At what cost will South Africa earn this money?

Fracking the Karoo will have (initially) an unusually high cost of capital. Firstly, South Africa does not currently have the necessary infrastructure and critical skills (human capital) needed to establish this entire project. A huge capital outlay, therefore, will be required in the early years. This is further going to be compounded by exploration costs if the project is to be pushed further ahead.  Secondly, the funding of the shale gas extraction remains relatively vague. There is an indication that much of the project will be funded by the private sector (I assume by international energy companies) with a relatively significant contribution also coming from the SA government. Things such as exchange rates, sovereign credit rating and the opportunity cost of the funding will also contribute to the ultimate cost of capital.

To add to the cost of capital, there are other costs to consider. Environmental costs will form a significant part of total costs. Much of the areas on the Karoo targeted for fracking are relatively sparsely populated with regards to people and animals. However, as more hydraulic fracturing is conducted over time, drilling will tend to move towards fairly densely populated areas. This will increase the costs and will further be worsened by the challenges around the availability of water, the disposal/discharge/treatment of waste water, transportation of chemicalised water, prevention of displacement of aquifers, prevention of fracturing fluid migrating to drinking water sources and managing the possible transportation accidents.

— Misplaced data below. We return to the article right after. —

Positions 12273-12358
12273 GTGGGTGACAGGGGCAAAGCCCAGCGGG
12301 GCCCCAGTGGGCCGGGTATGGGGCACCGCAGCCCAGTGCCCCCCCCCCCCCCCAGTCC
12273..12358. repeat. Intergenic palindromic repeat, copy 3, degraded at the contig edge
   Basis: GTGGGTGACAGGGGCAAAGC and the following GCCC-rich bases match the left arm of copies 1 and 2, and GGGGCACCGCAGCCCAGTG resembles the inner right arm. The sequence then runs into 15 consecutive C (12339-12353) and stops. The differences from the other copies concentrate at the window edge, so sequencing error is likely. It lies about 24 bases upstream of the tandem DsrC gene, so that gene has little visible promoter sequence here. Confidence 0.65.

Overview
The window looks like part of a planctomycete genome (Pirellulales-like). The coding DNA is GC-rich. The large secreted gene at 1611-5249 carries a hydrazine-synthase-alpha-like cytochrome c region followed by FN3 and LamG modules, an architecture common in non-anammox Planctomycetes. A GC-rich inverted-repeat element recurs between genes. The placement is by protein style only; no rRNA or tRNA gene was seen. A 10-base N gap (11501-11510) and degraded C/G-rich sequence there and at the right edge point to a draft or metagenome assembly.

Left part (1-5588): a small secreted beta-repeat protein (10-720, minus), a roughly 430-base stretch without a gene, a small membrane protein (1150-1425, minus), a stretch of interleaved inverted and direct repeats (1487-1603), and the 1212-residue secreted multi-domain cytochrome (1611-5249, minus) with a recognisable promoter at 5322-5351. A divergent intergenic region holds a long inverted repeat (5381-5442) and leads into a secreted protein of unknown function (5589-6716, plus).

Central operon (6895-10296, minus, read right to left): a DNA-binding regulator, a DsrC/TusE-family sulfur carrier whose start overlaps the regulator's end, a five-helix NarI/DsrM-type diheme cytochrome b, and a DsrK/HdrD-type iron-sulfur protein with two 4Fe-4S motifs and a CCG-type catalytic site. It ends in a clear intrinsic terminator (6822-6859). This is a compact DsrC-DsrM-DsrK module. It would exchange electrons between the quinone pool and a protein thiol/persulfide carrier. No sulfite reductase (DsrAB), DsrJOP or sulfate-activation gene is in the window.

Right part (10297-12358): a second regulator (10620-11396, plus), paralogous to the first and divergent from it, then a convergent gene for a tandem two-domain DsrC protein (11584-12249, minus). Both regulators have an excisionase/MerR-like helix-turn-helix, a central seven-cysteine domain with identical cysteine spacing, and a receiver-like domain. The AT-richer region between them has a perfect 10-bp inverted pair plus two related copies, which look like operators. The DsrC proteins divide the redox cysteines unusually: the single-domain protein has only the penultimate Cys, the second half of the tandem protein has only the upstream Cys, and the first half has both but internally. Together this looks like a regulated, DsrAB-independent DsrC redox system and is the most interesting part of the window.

Generally, the costs from the unknown impacts of seismicity, opportunity costs, costs of externalities and the supposed reclamations costs will push the total fracking bill up.  Significant regulatory costs arising from establishing the legal framework, oversight, monitoring and verifying compliance will also need to be factored in.

Also worrying are the financial risks on economic returns driven by the uncertainty of shale gas extraction in SA – much of the decisions on shale gas are based on estimates due to lack of country specific experience. In this case, every well that will be drilled will be in fact ‘a lottery’ (Saliem Fakir, WWF Report (2015). As Nick Gogerty puts it, “we respond to risk based on our perception of it.” Generally, as humans we have a tendency to under estimate risk and I fear that this might be what is happening with SA’s fracking situation. I think the financial risks of fracking have ‘naturally’ been underestimated and our response is likely going to mirror that. This mis-perception or underestimation might turn out to be extremely costly geologically, environmentally, financially or otherwise.

To sum it all up, when I think of fracking going ahead in SA, I am reminded of Jane Wood’s introduction to The Classic Magpie, where she refers to an observation made by Thucydides in his examination of the origins of the Peloponnesian War, that “human nature, being what it is, will do the same and similar things again” and that history is ktema es aei – a possession for always – because humans will always make the same mistakes. I hope that in our case, in this case, we will counter that part of our human nature and guard against the mistakes that have always riddled mankind for in this case, the cost will be extremely high if we do not.

Written by:

Simbarashe Mumera